Surrealism was an artistic, intellectual, and literary movement led by poet André Breton from 1924 through World War II. The Surrealists sought to overthrow the oppressive rules of modern society by demolishing its backbone of rational thought. To do so, they attempted to tap into the “superior reality” of the subconscious mind. “Completely against the tide,” said Breton, “in a violent reaction against the impoverishment and sterility of thought processes that resulted from centuries of rationalism, we turned toward the marvelous and advocated it unconditionally.”1
Many of the tenets of Surrealism, including an emphasis on automatism, experimental uses of language, and found objects, had been present to some degree in the Dada movement that preceded it. However, the Surrealists systematized these strategies within the framework of psychologist Sigmund Freud’s theories on dreams and the subconscious mind. In his 1924 Surrealist Manifesto, Breton defined Surrealism as “Psychic automatism in its pure state, by which one proposes to express…the actual functioning of thought…in the absence of any control exercised by reason, exempt from any aesthetic or moral concern.”2
Dada & Surrealism
While Dada was decentralized in terms of geography and leadership, the center of Surrealism was Paris, with Breton unequivocally at the helm. While Dada was in many ways an anarchic movement, the Surrealists were known for engaging in collective group actions.
The Surrealist circle was relatively cohesive, but the individuals within it hailed from a variety of nations, and their artistic approaches were similarly diverse. They believed that automatic drawings unlocked the contents of the subconscious mind, while hyper-real landscape paintings conjured the uncanny imagery of dreams. Incongruous combinations of found objects combined in Surrealist assemblages revealed the fraught sexual and psychological forces they believed were hidden just beneath the surface of reality.
A global war, one of the most widespread in human history, fought between 1939 and 1945, and resulting in the wholesale reshaping of nations, populations, and worldwide balances of power.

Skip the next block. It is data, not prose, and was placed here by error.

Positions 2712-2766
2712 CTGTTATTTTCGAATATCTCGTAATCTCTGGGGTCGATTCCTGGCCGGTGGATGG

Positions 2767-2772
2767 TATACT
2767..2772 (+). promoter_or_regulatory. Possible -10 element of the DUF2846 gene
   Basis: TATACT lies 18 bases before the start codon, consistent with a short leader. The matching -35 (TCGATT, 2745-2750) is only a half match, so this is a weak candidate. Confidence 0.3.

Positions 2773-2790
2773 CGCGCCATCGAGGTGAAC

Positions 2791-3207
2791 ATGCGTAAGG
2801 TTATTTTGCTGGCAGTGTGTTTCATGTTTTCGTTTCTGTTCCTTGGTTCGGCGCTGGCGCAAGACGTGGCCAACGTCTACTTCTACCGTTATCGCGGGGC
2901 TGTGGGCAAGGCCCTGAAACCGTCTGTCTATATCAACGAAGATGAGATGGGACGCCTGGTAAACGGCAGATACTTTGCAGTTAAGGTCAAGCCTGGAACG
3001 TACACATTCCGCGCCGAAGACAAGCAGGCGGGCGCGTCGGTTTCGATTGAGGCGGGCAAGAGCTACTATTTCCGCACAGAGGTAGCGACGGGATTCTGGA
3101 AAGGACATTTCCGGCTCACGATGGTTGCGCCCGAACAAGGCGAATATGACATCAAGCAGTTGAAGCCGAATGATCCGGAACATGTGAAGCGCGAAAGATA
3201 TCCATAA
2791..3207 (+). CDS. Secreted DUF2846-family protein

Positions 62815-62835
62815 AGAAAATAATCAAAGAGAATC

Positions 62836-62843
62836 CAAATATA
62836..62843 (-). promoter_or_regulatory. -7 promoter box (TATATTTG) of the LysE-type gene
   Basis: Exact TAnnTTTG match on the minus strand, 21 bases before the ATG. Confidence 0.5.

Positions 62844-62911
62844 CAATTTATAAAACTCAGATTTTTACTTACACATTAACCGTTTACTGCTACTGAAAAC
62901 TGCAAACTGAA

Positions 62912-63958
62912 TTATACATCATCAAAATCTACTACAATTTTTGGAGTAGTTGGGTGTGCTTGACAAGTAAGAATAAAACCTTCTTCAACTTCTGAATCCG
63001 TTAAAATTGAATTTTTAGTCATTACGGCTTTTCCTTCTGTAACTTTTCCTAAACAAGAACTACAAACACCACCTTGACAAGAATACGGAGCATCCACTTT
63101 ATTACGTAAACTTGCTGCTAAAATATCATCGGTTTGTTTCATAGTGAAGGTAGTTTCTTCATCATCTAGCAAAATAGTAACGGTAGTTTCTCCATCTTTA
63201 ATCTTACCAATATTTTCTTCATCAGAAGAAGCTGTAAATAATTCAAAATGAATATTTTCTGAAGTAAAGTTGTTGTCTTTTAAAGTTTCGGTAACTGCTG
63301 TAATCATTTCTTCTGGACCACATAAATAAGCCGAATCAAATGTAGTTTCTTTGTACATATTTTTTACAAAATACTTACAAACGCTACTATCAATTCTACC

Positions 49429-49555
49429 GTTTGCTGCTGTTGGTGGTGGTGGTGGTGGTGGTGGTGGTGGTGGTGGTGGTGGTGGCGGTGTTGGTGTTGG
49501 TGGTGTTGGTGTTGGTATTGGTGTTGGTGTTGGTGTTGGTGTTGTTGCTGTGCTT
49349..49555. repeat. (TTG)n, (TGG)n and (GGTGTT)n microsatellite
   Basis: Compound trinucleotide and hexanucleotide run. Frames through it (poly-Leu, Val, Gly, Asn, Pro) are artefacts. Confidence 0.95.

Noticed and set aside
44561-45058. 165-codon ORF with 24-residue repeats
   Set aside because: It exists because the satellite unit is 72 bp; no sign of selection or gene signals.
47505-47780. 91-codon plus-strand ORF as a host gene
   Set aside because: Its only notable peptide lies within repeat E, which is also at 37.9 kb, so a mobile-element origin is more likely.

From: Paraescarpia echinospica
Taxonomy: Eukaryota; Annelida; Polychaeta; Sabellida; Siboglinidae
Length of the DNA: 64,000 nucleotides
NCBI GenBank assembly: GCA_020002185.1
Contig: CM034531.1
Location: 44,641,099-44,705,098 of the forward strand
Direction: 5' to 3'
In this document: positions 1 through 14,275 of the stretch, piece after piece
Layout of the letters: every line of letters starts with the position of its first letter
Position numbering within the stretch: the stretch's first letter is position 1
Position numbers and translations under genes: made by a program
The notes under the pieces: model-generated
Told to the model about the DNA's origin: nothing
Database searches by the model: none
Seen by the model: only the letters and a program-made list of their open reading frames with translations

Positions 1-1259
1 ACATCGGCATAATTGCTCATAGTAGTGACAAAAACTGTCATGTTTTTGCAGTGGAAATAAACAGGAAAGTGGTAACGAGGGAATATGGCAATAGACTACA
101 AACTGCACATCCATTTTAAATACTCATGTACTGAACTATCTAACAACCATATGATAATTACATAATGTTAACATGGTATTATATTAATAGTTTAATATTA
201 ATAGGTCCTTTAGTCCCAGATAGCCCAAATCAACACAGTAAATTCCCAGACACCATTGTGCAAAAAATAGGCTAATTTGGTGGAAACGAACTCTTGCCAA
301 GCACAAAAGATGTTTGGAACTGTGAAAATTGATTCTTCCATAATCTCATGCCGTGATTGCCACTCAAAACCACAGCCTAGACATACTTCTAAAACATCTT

A work of art made from paint applied to canvas, wood, paper, or another support (noun).
A literary, intellectual, and artistic movement that began in Paris in 1924 and was active through World War II. Influenced by Sigmund Freud’s writings on psychology, Surrealists, led by André Breton, were interested in how the irrational, unconscious mind could move beyond the constraints of the rational world. Surrealism grew out of dissatisfaction with traditional social values and artistic practices after World War I.
In popular writing about psychology, the division of the mind containing the sum of all thoughts, memories, impulses, desires, feelings, etc., that are not subject to a person’s perception or control but that often affect conscious thoughts and behavior (noun). The Surrealists derived much inspiration from psychoanalyst Sigmund Freud’s theories on dreams and the workings of the subconscious mind.
Modern can mean related to current times, but it can also indicate a relationship to a particular set of ideas that, at the time of their development, were new or even experimental.
A public declaration, often political in nature, of a group or individual’s principles, beliefs, and intended courses of action.
The natural landforms of a region; also, an image that has natural scenery as its primary focus.
An object—often utilitarian, manufactured, or naturally occurring—that was not originally designed for an artistic purpose, but has been discovered and repurposed in an artistic context.
An artistic and literary movement that grew out of dissatisfaction with traditional social values and conventional artistic practices during World War I (1914–18). Dada artists were disillusioned by the social values that led to the war and sought to expose accepted and often repressive conventions of order and logic by shocking people into self-awareness.
The process of writing or creating art without conscious thought. The term was borrowed from physiology, which uses the term to denote involuntary processes that are not under conscious control, such as breathing. The Surrealists later applied to techniques of spontaneous writing, drawing, and painting.
A three-dimensional composition made from a variety of traditionally non-artistic materials and objects.
Relating to or characterized by a concern with beauty or good taste (adjective); a particular taste or approach to the visual qualities of an object (noun).
Related Artists: Jean (Hans) Arp, Hans Bellmer, Cadavre Exquis with Yves Tanguy, Joan Miró, Max Morise, Man Ray (Emmanuel Radnitzky), Joseph Cornell, Salvador Dalí, Max Ernst, Alberto Giacometti, Marcel Jean, Wifredo Lam, René Magritte, Man Ray, Man Ray (Emmanuel Radnitzky), André Masson, Joan Miró, Joan Miró, Max Morise, Meret Oppenheim, Yves Tanguy
Questions & Activities
Write Your Manifesto
Read. A manifesto is a public declaration, often political in nature, of a group or individual’s principles, beliefs, and intended courses of action. To begin this activity, read André Breton’s First Manifesto of Surrealism (1924).
Write. Now it’s your turn. Compose your own one-page manifesto in the form of an essay or a poem. Your manifesto should include a series of statements that address your point of view on questions such as:
What do you value?
What inspires you?
How would you describe your attitude or approach to creativity?
What changes would you like to see in the world?
It is helpful to begin the statements in your manifesto with actions such as:
I wish to change…
I will not…